DNA identification of arrestees is a reasonable search that can be considered part of a routine booking procedure. When officers make an arrest supported by probable cause to hold for a serious offense and they bring the suspect to the station to be detained in custody, taking and analyzing a cheek swab of the arrestee's DNA is, like fingerprinting and photographing, a legitimate police booking procedure that is reasonable under the Fourth Amendment.

Id. at 1980.

          [¶19] Similarly, courts have recognized that people under the supervision of the probation department may have diminished privacy interests. See Casillas, ¶ ¶ 25, 27-34, P.3d at, Id. *9-10 (considering the privacy interests of a juvenile on a deferred adjudication); Rossman, 140 P.3d at 175-76 (considering the privacy interests of a probationer). People under the supervision of the probation department do not enjoy the liberty to which other citizens are entitled but only liberty that is conditioned on the observance of certain restrictions. See Rossman, 140 P.3d at 175-76.

          [¶20] And in considering an individual's privacy interests, the Supreme Court has noted that " the intrusion of a cheek swab to obtain a DNA sample is a minimal one." King, 133 S.Ct. at 1977. It does not break the skin and involves virtually no risk, trauma, or pain. Id. at 1979.

          [¶21] Here, DNA samples were taken from Lancaster after he was arrested on a warrant for the revocation of a deferred sentence on a misdemeanor harassment charge and also when he was arrested for misdemeanor traffic offenses. Because neither of the crimes for which Lancaster was arrested was a felony, the parties agree, as do we, that Katie's Law did not authorize the taking of these samples. See § 16-23-103(1)(a). For several reasons, however, we nonetheless conclude that these searches did not require the suppression, under the United States or Colorado Constitutions, of the DNA evidence that was developed after the police had obtained a warrant.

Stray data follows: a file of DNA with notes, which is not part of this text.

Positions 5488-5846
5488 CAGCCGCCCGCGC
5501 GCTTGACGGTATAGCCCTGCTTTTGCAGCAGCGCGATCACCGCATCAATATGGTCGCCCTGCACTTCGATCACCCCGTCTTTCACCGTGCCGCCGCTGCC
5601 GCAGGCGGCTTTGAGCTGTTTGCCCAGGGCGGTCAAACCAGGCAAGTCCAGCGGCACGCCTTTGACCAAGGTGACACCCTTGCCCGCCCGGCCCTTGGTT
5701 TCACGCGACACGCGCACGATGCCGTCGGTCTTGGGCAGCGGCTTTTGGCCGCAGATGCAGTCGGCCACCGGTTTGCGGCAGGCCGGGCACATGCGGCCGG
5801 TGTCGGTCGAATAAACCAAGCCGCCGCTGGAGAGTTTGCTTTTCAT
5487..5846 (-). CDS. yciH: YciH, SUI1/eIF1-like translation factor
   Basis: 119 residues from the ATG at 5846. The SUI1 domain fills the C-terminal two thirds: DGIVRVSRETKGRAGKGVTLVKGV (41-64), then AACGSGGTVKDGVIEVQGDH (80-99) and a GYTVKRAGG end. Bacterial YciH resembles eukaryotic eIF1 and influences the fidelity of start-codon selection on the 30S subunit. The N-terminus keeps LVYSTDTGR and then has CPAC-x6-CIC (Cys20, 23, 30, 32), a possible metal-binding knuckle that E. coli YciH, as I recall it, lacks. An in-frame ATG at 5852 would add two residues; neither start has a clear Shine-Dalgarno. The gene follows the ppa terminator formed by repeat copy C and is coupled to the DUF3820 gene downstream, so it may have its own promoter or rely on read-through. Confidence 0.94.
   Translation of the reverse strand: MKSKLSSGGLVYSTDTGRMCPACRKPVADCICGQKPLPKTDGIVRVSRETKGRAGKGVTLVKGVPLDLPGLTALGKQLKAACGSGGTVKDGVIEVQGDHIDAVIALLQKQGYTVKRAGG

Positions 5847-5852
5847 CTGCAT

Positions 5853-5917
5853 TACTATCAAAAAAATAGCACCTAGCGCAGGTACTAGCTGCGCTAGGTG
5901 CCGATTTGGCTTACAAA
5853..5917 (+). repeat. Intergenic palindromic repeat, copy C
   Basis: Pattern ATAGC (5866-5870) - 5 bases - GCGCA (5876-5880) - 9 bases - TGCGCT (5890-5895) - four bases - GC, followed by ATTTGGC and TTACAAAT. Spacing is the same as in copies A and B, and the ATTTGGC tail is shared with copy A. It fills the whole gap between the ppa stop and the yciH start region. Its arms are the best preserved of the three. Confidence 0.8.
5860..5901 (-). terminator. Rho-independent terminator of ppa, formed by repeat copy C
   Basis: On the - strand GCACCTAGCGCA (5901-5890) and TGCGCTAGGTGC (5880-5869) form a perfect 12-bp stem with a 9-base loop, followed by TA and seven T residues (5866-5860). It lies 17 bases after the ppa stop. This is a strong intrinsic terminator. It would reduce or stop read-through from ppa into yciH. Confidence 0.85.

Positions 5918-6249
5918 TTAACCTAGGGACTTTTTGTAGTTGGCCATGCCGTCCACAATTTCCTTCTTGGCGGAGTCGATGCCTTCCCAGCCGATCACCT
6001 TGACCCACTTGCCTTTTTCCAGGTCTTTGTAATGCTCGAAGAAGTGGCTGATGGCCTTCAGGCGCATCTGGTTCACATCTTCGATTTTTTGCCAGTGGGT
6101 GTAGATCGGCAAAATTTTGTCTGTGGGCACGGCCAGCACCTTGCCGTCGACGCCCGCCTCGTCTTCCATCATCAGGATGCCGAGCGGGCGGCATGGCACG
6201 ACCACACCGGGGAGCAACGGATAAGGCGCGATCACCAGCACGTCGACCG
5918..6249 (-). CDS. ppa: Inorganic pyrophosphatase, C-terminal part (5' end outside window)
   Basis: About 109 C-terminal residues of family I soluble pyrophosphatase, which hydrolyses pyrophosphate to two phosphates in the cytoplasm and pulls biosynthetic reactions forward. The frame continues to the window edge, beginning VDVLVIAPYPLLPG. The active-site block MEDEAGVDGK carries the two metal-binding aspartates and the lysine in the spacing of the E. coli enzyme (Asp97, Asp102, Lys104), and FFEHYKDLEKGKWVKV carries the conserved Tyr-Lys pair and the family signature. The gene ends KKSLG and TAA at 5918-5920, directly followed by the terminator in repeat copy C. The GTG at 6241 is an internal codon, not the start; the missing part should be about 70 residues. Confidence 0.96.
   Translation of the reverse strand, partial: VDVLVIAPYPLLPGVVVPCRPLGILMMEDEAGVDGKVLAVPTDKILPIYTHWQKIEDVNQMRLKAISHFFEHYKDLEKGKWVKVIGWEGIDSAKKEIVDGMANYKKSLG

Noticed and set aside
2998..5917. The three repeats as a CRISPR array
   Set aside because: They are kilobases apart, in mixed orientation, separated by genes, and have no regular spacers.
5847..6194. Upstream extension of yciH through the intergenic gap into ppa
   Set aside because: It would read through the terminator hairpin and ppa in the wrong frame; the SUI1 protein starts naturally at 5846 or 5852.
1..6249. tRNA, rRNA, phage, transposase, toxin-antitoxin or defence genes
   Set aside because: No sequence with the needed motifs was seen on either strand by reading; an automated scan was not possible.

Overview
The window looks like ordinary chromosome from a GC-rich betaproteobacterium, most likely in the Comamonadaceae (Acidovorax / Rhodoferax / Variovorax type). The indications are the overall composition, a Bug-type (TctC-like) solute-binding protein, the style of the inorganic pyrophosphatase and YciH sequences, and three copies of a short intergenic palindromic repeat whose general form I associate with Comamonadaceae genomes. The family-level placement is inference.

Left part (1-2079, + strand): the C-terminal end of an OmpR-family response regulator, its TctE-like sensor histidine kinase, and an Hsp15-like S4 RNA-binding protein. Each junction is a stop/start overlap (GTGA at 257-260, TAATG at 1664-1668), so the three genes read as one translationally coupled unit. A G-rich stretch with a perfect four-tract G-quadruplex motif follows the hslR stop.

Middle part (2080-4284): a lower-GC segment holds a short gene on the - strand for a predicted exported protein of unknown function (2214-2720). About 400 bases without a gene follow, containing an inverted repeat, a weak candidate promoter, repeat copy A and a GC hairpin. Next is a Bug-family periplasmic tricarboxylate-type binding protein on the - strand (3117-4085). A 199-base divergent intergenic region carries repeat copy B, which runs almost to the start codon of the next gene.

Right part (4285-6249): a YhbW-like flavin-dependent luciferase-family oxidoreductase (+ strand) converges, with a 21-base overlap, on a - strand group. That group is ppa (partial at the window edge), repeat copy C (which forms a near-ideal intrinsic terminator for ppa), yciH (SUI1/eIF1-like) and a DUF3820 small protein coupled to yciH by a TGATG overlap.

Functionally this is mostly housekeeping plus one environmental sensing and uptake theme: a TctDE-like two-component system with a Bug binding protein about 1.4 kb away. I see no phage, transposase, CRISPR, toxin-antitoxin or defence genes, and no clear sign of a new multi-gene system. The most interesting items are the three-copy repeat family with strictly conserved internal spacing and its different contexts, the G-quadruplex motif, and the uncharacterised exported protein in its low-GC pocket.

[¶22] First, evidence seized as a result of a statutory violation does not ordinarily require suppression, unless the seizure was willful and recurrent. Casillas, ¶ 19, P.3d at __. Lancaster does not argue, nor would the record support a conclusion, that the violation of Katie's Law was willful and recurrent.

          [¶23] Second, the record and the above-cited case law demonstrate that the government's interest in the DNA sample was not outweighed by Lancaster's privacy interests. This is particularly true in this case, where (1) Lancaster was a suspect taken into custody, see King, 133 S.Ct. at 1978; (2) he was under the supervision of the probation department when the first sample was taken, cf. Rossman, 140 P.3d at 175-76; and (3) the intrusion into Lancaster's privacy resulting from the buccal swabs was minimal and akin to booking procedures like the fingerprinting and photographing of a suspect, see King, 133 S.Ct. at 1977, 1980. Accordingly, we perceive no Fourth Amendment violation here.

          [¶24] Third, notwithstanding Lancaster's assertion to the contrary, the state constitution provides the same, not greater, protection in this area than the Fourth Amendment. See Rossman, 140 P.3d at 176 (rejecting the defendant's argument that the Colorado Constitution provides greater protections to probationers than does the United States Constitution).

          [¶25] Accordingly, we conclude that the trial court did not err in denying Lancaster's motion to suppress the DNA profile that was allegedly developed as a result of the prior warrantless collections of DNA evidence from him.